"The Inferiority Complex of Old Sippy" is a short story by P. G. Wodehouse, features the young gentleman Bertie Wooster and his valet Jeeves; the story was published in The Strand Magazine in the United Kingdom in April 1926, in Liberty in the United States that same month. The story was included as the second story in the 1930 collection Very Good, Jeeves. In the story, Bertie tries to help his friend, Oliver "Sippy" Sipperley, an editor of a light society magazine, intimidated by his old school head master into publishing boring essays. Sippy is in love with the poet Gwendolen Moon but is afraid to confess his feelings. Bertie bought a large china vase with various animals on it for his flat. Jeeves disapproves of it. Bertie goes to see his friend Oliver "Sippy" Sipperley at the office of The Mayfair Gazette, where Sippy is now the editor. Sippy is afraid to confess his love to the poet Gwendolen Moon, he believes he is spiritually inferior to her because, one year prior, he spent thirty days in jail for punching a policeman on Boat Race night.
An authoritative man arrives, he tells Sippy that he has brought another article for Sippy's paper. Sippy meekly obeys him; the man leaves, Sippy, tells Bertie that the man is Waterbury, head master of Sippy's old school. Sippy was intimidated by Waterbury as a child, so he is still too afraid of him to reject his articles though they are dull and not appropriate for Sippy's light society paper. Bertie tells Jeeves that Sippy feels subordinate to Waterbury. Jeeves will try to think of a way to help Sippy. However, Bertie comes up with a solution of his own: he will prepare a bag of flour over the door to Sippy's office to fall on Waterbury; the image of Waterbury covered in flour will embolden Sippy to stand up to him and confess his feelings to Gwendolen. Jeeves suggests that it would be better for Sippy to first win Gwendolen's affection by faking an injury and calling out for her proposing to her. If she agrees, Sippy will have the courage to be firm with Waterbury. Bertie tells Jeeves to buy a pound and a half of flour.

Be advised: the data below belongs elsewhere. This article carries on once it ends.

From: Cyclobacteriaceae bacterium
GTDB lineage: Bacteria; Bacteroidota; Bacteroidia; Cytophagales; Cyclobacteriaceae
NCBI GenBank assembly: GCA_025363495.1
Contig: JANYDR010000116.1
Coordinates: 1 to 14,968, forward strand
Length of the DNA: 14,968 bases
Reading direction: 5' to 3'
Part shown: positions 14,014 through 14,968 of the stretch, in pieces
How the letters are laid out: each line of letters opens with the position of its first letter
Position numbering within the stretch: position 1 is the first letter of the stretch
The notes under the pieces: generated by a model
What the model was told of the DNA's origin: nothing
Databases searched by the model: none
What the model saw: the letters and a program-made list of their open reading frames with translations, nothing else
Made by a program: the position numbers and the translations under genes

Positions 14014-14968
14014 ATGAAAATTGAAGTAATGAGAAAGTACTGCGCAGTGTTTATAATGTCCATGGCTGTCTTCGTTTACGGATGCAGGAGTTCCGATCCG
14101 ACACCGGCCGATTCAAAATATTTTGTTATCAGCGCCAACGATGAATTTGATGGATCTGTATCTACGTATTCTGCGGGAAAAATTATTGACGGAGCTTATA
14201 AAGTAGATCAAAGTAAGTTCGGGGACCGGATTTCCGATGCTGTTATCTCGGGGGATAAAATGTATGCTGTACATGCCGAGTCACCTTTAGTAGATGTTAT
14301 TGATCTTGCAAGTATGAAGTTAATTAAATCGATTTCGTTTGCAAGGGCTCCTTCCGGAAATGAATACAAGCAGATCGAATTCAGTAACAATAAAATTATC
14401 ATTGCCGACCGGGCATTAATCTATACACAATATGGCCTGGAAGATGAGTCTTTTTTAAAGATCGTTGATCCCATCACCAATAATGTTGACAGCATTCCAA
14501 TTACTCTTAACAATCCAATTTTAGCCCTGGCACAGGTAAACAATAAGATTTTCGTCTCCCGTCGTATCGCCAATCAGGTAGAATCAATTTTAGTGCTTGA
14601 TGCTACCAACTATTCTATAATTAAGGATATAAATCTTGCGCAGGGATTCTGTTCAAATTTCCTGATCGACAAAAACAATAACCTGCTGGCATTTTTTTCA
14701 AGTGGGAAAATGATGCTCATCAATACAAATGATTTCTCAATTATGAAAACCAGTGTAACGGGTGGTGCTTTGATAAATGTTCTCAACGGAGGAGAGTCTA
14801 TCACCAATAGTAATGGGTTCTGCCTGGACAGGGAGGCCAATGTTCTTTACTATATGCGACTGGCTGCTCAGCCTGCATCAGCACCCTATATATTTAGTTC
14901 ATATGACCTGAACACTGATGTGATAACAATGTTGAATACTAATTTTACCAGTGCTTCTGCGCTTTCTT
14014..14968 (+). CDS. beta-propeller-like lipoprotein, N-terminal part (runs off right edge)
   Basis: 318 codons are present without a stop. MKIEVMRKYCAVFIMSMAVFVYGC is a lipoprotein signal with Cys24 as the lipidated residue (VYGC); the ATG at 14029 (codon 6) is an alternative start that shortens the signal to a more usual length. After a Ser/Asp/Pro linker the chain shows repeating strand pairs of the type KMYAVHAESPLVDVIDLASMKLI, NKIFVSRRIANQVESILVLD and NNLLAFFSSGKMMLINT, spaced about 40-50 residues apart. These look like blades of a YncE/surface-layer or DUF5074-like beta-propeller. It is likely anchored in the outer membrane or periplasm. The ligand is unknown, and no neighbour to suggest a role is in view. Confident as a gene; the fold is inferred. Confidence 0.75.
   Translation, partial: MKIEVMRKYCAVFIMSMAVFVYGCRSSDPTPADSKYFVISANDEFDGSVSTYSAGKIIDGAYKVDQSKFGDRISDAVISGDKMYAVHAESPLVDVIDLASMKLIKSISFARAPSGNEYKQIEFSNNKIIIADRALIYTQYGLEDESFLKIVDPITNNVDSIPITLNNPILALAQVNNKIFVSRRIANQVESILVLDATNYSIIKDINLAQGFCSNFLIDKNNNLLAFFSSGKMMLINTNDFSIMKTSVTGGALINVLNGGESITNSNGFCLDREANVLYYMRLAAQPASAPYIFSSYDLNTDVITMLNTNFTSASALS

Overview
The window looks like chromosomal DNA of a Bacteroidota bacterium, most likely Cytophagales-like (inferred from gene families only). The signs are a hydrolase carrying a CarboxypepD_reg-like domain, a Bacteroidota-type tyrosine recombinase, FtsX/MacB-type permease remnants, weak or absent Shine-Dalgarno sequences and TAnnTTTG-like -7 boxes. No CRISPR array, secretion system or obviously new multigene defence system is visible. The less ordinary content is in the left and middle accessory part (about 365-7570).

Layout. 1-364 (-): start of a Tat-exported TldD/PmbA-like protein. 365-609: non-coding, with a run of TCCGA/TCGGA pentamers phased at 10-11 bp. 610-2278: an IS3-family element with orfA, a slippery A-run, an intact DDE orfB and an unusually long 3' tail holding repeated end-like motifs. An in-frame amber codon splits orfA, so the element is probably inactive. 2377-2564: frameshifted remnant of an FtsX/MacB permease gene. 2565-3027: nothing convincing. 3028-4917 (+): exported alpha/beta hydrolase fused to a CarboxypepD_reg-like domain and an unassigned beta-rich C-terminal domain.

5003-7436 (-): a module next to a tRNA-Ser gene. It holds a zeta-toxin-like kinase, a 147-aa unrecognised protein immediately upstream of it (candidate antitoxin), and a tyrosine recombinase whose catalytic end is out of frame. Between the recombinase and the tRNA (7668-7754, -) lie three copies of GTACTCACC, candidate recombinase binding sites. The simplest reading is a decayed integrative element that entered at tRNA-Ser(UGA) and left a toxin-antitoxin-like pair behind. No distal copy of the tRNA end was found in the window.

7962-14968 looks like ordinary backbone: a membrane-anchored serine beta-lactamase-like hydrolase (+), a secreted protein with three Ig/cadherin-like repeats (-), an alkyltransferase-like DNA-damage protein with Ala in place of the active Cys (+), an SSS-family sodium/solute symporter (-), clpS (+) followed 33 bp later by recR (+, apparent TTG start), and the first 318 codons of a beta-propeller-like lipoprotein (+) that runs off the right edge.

Bertie sets up the flour over the public door to Sippy's office. However, Waterbury boldly enters through Sippy's private office. Sippy arrives, singing about love, turns away Waterbury. Defeated, Waterbury leaves. Sippy tells Bertie he is engaged to Gwendolen, he rushes off to see her. Bertie meets Jeeves in the street. Jeeves explains he had telephoned Sippy to come to Bertie's flat, had called Gwendolen, telling her that Sippy had an accident, she came to see Sippy. As she was in love with him, both shortly confessed and became engaged. To make the story of an accident credible, Jeeves had knocked out Sippy with a golf club; when Sippy came to, Jeeves told him. Therefore, Jeeves had to smash the vase; this upsets Bertie, but before he can say anything, Jeeves points out that Bertie is missing his hat. Having left it in Sippy's office, Bertie goes to fetch it, he forgets to use the private door, gets covered with flour. He decides not to help any more friends with inferiority complexes; the story was illustrated by Wallace Morgan in Liberty.